June 16 to 19, 2016.  Hosted by the University of North Carolina, Chapel Hill and the Jane Austen Society of North America-North Carolina.   This summer, more than 100 people, including Austen fans, established scholars, graduate students, K-12...
From: The 18th-Century Common on 10 Feb 2016

Regency Fashion: Keeping Hems Clean

During the late 18th century, early 19th century, trains on gowns were de rigueur. I chose to show the two gowns below, since the styles were popular when Jane Austen was a teenager (first image) and wrote the first editions of Northanger Abbey, Sense...
From: Jane Austen's World on 12 Apr 2014

Georgian Britain: Legacies of British Slave Ownership

Inquiring readers, this rather serious topic of British slave ownership plays a role in Jane Austen’s world and her novels. She addressed the issue in an indirect way in Mansfield Park and Emma, with the Bertram fortune resting on slave trade and...
From: Jane Austen's World on 10 Mar 2013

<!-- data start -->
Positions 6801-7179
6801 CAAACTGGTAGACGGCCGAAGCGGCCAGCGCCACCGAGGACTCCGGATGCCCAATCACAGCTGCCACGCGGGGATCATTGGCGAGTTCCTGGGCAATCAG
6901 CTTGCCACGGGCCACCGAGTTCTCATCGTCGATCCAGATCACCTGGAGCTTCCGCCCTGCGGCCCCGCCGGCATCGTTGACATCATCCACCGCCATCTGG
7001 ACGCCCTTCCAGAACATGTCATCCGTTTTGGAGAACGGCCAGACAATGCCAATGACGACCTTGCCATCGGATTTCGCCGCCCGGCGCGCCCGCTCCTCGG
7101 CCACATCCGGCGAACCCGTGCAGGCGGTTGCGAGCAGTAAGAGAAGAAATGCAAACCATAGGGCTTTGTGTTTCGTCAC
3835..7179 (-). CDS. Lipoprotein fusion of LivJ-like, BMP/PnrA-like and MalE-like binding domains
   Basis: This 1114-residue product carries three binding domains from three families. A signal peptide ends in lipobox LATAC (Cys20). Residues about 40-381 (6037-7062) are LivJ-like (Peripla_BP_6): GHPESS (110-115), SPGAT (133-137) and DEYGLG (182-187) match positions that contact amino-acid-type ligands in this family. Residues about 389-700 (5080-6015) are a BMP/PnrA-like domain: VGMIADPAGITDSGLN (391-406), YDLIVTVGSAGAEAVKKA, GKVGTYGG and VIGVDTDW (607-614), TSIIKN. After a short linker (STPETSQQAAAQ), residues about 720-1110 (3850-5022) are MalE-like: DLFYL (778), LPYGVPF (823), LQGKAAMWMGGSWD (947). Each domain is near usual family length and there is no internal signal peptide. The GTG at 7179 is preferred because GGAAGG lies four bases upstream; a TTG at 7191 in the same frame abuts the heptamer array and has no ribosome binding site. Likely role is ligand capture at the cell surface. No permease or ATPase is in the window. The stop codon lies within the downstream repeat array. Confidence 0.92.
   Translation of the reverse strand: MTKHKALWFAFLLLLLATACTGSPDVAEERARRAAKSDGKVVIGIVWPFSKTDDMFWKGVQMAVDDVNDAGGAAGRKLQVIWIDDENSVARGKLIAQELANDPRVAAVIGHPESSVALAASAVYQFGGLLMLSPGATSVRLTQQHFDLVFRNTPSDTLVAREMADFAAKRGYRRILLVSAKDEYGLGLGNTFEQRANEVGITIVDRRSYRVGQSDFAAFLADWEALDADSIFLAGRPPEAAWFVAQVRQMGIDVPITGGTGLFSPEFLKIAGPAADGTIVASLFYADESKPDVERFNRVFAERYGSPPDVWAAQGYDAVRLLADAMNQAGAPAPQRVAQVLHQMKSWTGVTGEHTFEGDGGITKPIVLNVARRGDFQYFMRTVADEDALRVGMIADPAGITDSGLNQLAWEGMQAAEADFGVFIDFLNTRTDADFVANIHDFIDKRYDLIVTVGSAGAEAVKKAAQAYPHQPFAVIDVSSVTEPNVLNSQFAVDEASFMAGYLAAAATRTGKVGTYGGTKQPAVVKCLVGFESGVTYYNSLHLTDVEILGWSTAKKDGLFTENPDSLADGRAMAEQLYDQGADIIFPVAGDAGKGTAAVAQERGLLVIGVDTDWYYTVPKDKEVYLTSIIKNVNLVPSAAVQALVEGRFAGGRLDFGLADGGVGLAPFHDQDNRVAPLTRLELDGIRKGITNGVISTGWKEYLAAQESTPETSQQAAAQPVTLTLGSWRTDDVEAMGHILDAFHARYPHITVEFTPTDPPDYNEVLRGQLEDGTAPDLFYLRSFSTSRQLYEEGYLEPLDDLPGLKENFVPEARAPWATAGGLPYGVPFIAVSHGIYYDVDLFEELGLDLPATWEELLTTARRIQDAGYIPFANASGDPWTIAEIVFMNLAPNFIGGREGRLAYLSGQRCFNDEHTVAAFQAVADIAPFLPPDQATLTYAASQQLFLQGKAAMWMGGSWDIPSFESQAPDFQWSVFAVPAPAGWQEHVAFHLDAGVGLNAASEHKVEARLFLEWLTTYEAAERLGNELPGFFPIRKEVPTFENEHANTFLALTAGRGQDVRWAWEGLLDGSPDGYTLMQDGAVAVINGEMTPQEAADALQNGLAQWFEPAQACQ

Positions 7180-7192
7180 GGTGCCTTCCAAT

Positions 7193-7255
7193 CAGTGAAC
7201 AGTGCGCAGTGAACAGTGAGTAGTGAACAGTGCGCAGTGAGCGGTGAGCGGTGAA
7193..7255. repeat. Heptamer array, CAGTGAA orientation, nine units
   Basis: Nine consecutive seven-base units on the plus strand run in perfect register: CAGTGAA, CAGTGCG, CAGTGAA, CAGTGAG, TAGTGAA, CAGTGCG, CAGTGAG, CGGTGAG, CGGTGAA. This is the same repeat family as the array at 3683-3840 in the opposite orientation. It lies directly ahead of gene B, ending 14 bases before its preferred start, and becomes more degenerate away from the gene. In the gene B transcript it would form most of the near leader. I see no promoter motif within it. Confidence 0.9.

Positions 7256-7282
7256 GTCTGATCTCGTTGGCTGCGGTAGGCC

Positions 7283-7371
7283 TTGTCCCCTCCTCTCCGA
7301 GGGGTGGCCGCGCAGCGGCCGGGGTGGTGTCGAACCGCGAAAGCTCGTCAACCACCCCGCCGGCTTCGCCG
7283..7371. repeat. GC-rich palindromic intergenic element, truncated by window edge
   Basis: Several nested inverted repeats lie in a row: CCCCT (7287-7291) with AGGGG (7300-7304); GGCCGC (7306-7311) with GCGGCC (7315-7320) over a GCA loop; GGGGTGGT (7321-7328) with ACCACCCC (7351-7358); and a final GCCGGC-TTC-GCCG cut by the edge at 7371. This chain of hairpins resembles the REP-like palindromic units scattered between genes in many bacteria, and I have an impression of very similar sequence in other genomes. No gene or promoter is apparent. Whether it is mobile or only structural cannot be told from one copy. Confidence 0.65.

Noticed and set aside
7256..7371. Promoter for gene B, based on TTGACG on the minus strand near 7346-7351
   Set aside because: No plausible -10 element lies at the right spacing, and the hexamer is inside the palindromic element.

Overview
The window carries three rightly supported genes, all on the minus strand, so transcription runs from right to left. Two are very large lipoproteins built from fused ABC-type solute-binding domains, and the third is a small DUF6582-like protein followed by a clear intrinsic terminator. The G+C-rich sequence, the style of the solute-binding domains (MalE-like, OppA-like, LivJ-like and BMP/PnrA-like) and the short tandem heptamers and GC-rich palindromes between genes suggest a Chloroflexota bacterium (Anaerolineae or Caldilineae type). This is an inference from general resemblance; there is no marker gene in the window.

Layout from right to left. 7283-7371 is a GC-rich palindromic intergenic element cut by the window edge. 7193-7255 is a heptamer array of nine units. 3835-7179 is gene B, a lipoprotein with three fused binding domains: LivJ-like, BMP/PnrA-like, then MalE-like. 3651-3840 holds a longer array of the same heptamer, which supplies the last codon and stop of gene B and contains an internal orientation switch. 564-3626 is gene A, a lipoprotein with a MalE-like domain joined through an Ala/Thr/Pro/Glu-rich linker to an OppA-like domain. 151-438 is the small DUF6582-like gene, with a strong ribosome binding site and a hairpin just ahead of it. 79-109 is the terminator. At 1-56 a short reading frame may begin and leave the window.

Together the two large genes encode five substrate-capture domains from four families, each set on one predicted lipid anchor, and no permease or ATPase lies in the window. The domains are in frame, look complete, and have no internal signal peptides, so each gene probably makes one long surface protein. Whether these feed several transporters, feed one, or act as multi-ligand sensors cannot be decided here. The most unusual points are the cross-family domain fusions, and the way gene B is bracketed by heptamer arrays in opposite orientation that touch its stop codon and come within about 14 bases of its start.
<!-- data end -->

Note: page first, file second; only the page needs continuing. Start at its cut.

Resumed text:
Maintaining the grounds of a landed British estate: Georgian gardening

Great landed estates were symbols of the owner’s wealth and status in British society. Everything was put on grand display – from the exquisite architecture of the house itself to the furniture, jewels, silver plate, servants, books, carriages,...
From: Jane Austen's World on 30 Aug 2012

Notes on Post Tags Search

By default, this searches for any categories containing your search term: eg, Tudor will also find Tudors, Tudor History, etc. Check the 'exact' box to restrict searching to categories exactly matching your search. All searches are case-insensitive.

This is a search for tags/categories assigned to blog posts by their authors. The terminology used for post tags varies across different blog platforms, but WordPress tags and categories, Blogspot labels, and Tumblr tags are all included.

This search feature has a number of purposes:

1. to give site users improved access to the content EMC has been aggregating since August 2012, so they can look for bloggers posting on topics they're interested in, explore what's happening in the early modern blogosphere, and so on.